Shortly after the Elizabeth Key trial and similar challenges, in 1662 the royal colony approved a law adopting the principle of ''partus sequitur ventrum'' (called ''partus'', for short), stating that any children of an enslaved mother would take her status and be considered born into slavery, regardless if the father were a freeborn Englishman or Christian. This was a reversal of common law practice, which ruled that children of English subjects took the status of the father. The change institutionalized the power relationships between slaveowners and slave women, freed the white men from the legal responsibility to acknowledge or financially support their mixed-race children, and somewhat confined the open scandal of mixed-race children and miscegenation to within the slave quarters.
The Virginia Slave codes of 1705 further defined as slaves those people imported from nations that were not Christian. Native Americans who were sold to colonists by other Native Americans(from rival tribes), or captured by Europeans during village raids, were also defined as slaves. This codified the earlier principle of non-Christian foreigner enslavement.
Implemented in colonial Louisiana in 1724, Louis XIV of France's ''Code Noir'' regulated the slave trade and the institution of slavery in the French colonies. It gave Louisiana a very different pattern of slavery compared to the rest of the United States.〔Martin H. Steinberg, "Disorders of Hemoglobin: Genetics, Pathophysiology, and Clinical Management", pp. 725–726 ()〕 As written, the ''Code Noir'' gave unparalleled rights to slaves, including the right to marry. Although it authorized and codified cruel corporal punishment against slaves under certain conditions, it forbade slave owners to torture them or to separate married couples (or to separate young children from their mothers). It also required the owners to instruct slaves in the Catholic faith, implying that Africans were human beings endowed with a soul, an idea that had not been acknowledged until then.〔Rodney Stark, "For the Glory of God: How Monotheism Led to Reformations, Science, Witch-hunts, and the End of Slavery", p.322 () Note that the hardcover edition has a typographical error stating "31.2 percent"; it is corrected to 13.2 in the paperback edition. The 13.2% value is confirmed with 1830 census data.〕〔(Samantha Cook,Sarah Hull, "The Rough Guide to the USA" )〕〔(Terry L. Jones, "The Louisiana Journey", p. 115 )〕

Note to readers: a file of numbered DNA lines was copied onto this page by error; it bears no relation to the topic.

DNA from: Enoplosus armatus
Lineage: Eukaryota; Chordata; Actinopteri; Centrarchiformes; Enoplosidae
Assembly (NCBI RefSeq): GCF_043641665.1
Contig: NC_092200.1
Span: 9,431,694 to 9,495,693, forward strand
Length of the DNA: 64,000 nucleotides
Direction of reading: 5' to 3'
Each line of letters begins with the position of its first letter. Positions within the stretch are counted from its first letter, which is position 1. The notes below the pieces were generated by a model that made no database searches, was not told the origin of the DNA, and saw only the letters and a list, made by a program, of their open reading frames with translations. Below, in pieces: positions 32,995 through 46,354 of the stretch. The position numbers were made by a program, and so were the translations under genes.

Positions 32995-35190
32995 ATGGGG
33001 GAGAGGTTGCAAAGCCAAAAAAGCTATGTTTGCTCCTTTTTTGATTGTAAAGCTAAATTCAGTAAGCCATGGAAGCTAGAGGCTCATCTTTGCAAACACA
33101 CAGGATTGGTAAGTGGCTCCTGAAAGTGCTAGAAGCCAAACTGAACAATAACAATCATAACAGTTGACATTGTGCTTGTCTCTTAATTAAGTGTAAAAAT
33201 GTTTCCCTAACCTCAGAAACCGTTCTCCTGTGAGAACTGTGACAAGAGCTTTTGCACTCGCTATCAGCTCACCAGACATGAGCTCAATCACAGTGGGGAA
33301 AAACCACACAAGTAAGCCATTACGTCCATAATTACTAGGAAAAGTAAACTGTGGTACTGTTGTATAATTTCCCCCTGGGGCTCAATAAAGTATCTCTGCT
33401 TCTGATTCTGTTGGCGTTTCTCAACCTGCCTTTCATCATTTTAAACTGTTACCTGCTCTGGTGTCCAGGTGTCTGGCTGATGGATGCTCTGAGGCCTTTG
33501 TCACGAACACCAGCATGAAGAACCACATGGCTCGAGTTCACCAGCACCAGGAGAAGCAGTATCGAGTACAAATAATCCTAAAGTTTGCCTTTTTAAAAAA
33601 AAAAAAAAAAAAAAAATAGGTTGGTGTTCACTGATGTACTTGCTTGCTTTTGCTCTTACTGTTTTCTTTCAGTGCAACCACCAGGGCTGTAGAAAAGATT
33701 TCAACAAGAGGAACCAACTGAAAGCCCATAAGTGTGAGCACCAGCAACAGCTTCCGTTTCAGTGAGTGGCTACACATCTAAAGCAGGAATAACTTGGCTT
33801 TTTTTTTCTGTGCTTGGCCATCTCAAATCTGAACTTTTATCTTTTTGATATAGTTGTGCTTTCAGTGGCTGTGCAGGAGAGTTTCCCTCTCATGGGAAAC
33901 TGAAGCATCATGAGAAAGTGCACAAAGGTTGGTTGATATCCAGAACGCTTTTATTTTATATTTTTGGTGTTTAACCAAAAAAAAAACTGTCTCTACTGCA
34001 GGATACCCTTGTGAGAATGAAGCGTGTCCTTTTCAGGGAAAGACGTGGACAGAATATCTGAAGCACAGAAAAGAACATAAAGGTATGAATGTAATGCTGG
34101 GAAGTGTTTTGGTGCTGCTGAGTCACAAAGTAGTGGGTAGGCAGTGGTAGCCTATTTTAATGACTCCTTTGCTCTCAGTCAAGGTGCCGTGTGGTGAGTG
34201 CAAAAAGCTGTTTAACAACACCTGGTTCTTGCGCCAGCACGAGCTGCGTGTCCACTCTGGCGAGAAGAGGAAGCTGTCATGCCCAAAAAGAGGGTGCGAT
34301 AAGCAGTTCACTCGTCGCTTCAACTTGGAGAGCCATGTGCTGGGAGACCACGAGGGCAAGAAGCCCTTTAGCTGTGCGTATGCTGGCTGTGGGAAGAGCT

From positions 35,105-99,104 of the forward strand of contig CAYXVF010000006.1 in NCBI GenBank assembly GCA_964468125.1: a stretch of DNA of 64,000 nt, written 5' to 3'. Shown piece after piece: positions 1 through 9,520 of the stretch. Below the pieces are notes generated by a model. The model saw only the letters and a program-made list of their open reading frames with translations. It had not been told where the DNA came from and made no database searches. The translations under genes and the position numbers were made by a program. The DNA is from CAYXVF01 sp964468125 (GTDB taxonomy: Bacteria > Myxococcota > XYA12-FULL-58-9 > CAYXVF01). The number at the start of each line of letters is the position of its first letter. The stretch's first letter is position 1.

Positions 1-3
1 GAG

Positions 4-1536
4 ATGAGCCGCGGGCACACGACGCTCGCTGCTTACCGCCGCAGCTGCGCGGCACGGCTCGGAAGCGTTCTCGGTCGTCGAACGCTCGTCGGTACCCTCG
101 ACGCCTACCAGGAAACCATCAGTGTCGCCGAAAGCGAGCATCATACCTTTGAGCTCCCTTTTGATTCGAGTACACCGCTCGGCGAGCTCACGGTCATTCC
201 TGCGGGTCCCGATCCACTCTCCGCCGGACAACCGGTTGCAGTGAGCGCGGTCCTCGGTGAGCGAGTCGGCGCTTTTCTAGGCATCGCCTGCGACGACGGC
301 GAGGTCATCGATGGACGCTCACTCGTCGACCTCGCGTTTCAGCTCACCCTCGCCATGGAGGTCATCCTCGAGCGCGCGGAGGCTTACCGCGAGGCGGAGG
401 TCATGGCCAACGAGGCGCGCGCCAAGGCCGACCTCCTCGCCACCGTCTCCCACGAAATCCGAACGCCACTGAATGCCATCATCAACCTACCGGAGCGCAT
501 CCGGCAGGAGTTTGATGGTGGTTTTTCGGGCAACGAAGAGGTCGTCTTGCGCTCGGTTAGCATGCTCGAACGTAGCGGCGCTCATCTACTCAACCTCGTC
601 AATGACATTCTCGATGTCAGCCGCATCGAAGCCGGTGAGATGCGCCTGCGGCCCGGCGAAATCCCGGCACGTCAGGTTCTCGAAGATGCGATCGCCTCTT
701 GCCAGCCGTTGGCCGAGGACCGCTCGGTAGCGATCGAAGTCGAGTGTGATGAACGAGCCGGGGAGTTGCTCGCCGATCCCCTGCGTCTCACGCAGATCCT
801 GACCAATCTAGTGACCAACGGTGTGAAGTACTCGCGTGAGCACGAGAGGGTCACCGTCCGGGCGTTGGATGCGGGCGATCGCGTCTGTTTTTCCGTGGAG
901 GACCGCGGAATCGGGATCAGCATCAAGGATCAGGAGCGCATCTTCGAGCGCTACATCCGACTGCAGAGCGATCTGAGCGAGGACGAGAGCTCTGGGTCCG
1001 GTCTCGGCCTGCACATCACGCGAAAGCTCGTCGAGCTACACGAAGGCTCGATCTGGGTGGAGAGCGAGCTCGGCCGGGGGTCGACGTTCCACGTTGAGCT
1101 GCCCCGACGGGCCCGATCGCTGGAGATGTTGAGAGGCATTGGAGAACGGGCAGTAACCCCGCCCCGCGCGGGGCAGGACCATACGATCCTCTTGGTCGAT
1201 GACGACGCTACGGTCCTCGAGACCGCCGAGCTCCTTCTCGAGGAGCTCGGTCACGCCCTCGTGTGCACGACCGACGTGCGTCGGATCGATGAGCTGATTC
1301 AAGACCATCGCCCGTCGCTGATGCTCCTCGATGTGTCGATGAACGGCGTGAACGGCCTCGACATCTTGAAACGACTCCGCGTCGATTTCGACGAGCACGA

Together with a more permeable historic French system related to the status of ''gens de couleur libres'' (free people of color), often born to white fathers and their mixed-race concubines, a far higher percentage of African Americans in Louisiana were free as of the 1830 census (13.2% in Louisiana compared to 0.8% in Mississippi, whose population was dominated by white Anglo-Americans. Most of this "third class" of free people of color, between the French and mass of slaves, lived in New Orleans.)〔 The Louisiana free people of color were often literate, had gained educations, and a significant number owning businesses, properties, and even slaves.〔〔 The ''Code Noir'' forbade interracial marriages. But interracial relationships were formed and their mixed-race descendants became an intermediate social caste between the whites and the mass of slaves. In the English colonies the mulattoes and the blacks were considered equal and discriminated against equally.〔〔
When control of Louisiana shifted to the United States after the Louisiana Purchase, the contrast with the "Protestant" South was evident, as their English norms prevailed and interracial relationships were officially discouraged. The ''Americanization'' of Louisiana gradually resulted in the same binary system about race, with free people of color losing some status and even certain rights as they became characterized as officially "black".〔
In 1735, the Georgia Trustees enacted a law to prohibit slavery in the new colony, which had been established in 1733 to enable the "worthy poor" as well as persecuted European Protestants to have a new start. Slavery was then legal in the other twelve English colonies. Neighboring South Carolina had an economy based on the use of enslaved labor. The Georgia Trustees wanted to eliminate the risk of slave rebellions and make Georgia better able to defend against attacks from the Spanish to the south, who offered freedom to escaped slaves. James Edward Oglethorpe was the driving force behind the colony, and the only trustee to reside in Georgia. He opposed slavery on moral grounds as well as for pragmatic reasons, and vigorously defended the ban on slavery against fierce opposition from Carolina slave merchants and land speculators.〔Wilson, Thomas D., ''The Oglethorpe Plan: Enlightenment Design in Savannah and Beyond'', Charlottesville: University of Virginia Press, 2012, chapter 3〕〔(【引用サイトリンク】 accessdate = October 4, 2009 )